Publications by authors named "Mirjam E Aarsman"

8 Publications

  • Page 1 of 1

A novel in vivo cell-wall labeling approach sheds new light on peptidoglycan synthesis in Escherichia coli.

Chembiochem 2011 May 5;12(7):1124-33. Epub 2011 Apr 5.

Department of Chemical Biology and Organic Chemistry, University of Utrecht, The Netherlands.

Peptidoglycan synthesis and turnover in relation to cell growth and division has been studied by using a new labeling method. This method involves the incorporation of fluorescently labeled peptidoglycan precursors into the cell wall by means of the cell-wall recycling pathway. We show that Escherichia coli is able to import exogenous added murein tripeptide labeled with N-7-nitro-2,1,3-benzoxadiazol-4-yl (AeK-NBD) into the cytoplasm where it enters the peptidoglycan biosynthesis route, resulting in fluorescent labels specifically located in the cell wall. When wild-type cells were grown in the presence of the fluorescent peptide, peptidoglycan was uniformly labeled in cells undergoing elongation. Cells in the process of division displayed a lack of labeled peptidoglycan at mid-cell. Analysis of labeling patterns in cell division mutants showed that the occurrence of unlabeled peptidoglycan is dependent on the presence of FtsZ, but independent of FtsQ and FtsI. Accumulation of fluorescence at the division sites of a triple amidase mutant (ΔamiABC) revealed that AeK-NBD is incorporated into septal peptidoglycan. AmiC was shown to be involved in the rapid removal of labeled peptidoglycan side chains at division sites in wild-type cells. Because septal localization of AmiC is dependent on FtsQ and FtsI, this points to the presence of another peptidoglycan hydrolase activity directly dependent on FtsZ.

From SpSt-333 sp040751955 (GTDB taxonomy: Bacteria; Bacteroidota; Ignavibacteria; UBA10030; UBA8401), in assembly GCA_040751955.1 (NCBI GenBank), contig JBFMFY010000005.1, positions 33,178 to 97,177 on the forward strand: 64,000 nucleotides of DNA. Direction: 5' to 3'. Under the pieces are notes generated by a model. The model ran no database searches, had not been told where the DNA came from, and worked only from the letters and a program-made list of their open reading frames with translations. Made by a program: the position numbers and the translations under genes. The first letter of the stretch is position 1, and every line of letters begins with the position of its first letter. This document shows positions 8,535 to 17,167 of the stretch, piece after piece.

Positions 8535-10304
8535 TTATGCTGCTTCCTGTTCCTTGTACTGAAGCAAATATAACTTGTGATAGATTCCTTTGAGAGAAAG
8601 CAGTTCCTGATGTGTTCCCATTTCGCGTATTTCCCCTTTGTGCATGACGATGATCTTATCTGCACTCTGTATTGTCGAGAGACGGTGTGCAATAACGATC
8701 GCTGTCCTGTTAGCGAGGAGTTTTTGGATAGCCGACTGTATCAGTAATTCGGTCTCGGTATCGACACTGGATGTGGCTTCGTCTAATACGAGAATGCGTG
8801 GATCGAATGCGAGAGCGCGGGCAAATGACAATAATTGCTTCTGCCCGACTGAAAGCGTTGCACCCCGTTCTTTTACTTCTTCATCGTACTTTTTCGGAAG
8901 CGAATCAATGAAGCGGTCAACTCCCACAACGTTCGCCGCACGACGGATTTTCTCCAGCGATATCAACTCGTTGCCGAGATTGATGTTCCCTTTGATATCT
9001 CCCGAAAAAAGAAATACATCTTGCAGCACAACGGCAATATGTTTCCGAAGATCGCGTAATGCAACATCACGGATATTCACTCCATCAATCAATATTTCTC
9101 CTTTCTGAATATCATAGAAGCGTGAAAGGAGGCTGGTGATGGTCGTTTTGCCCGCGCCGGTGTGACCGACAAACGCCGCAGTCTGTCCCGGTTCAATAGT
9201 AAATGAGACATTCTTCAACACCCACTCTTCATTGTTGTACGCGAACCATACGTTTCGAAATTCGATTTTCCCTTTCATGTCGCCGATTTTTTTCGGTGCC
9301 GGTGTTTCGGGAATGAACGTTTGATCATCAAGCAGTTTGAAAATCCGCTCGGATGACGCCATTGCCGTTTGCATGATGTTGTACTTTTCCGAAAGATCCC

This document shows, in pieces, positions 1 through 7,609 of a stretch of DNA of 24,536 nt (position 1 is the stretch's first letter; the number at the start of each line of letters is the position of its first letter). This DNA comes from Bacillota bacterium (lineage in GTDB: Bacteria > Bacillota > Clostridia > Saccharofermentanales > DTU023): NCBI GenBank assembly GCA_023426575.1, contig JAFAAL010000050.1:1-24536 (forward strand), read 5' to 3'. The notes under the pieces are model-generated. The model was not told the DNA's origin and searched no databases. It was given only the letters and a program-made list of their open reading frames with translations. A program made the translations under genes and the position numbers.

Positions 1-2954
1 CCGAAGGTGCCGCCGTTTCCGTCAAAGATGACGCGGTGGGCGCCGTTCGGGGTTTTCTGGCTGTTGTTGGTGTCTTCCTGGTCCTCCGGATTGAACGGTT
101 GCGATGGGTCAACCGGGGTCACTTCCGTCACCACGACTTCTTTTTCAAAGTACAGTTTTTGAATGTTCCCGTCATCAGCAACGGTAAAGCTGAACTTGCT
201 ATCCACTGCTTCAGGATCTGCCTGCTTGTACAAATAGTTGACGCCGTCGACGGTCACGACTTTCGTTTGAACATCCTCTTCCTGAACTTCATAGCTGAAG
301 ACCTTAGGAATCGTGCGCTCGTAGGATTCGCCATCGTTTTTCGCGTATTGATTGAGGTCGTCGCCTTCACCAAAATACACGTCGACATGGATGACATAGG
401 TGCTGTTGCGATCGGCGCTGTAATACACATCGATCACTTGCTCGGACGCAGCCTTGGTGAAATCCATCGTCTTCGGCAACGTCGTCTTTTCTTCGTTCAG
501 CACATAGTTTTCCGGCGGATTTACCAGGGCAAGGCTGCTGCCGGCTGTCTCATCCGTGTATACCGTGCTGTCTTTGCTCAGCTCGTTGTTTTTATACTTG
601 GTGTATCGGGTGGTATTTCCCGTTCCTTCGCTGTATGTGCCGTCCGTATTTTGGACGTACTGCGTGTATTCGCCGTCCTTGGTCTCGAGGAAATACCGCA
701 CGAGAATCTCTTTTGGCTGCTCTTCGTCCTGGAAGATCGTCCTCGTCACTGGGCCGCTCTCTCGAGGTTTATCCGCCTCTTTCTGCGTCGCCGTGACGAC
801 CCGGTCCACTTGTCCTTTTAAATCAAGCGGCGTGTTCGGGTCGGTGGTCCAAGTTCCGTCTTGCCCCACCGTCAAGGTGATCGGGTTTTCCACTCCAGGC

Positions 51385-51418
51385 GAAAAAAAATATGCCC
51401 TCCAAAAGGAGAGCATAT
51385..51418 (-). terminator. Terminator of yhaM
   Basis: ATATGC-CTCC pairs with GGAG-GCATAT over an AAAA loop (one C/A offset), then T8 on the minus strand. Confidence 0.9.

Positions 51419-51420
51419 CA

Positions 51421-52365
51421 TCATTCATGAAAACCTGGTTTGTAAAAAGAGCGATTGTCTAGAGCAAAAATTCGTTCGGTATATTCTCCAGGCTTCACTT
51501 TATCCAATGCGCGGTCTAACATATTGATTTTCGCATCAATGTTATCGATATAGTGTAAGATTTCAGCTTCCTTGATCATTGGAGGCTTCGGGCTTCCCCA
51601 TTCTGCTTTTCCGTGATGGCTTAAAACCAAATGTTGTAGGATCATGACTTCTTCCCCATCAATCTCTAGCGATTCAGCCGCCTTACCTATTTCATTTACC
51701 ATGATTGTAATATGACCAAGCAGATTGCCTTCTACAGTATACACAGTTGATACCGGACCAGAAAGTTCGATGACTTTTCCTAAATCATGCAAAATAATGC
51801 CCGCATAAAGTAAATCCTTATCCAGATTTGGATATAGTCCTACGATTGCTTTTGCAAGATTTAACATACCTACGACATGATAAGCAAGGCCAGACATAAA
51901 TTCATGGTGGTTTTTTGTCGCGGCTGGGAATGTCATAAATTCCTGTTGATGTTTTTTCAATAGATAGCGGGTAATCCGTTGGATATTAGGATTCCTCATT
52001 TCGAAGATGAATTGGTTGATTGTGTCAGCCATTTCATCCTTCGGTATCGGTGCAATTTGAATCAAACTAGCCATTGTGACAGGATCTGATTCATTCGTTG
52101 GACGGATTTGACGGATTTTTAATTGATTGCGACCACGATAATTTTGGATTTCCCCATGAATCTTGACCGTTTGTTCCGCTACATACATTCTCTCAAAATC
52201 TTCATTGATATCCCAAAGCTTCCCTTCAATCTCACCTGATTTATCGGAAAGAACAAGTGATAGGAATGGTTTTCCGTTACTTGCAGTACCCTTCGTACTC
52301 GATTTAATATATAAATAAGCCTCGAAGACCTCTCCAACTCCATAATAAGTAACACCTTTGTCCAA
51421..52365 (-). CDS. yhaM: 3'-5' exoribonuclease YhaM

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http://dx.doi.org/10.1002/cbic.201000552DOI Listing
May 2011

Pre-replication assembly of E. coli replisome components.

Mol Microbiol 2006 Nov 25;62(3):695-708. Epub 2006 Sep 25.

Molecular Cytology, Swammerdam Institute for Life Sciences, University of Amsterdam, Kruislaan 316, 1098 SM Amsterdam, the Netherlands.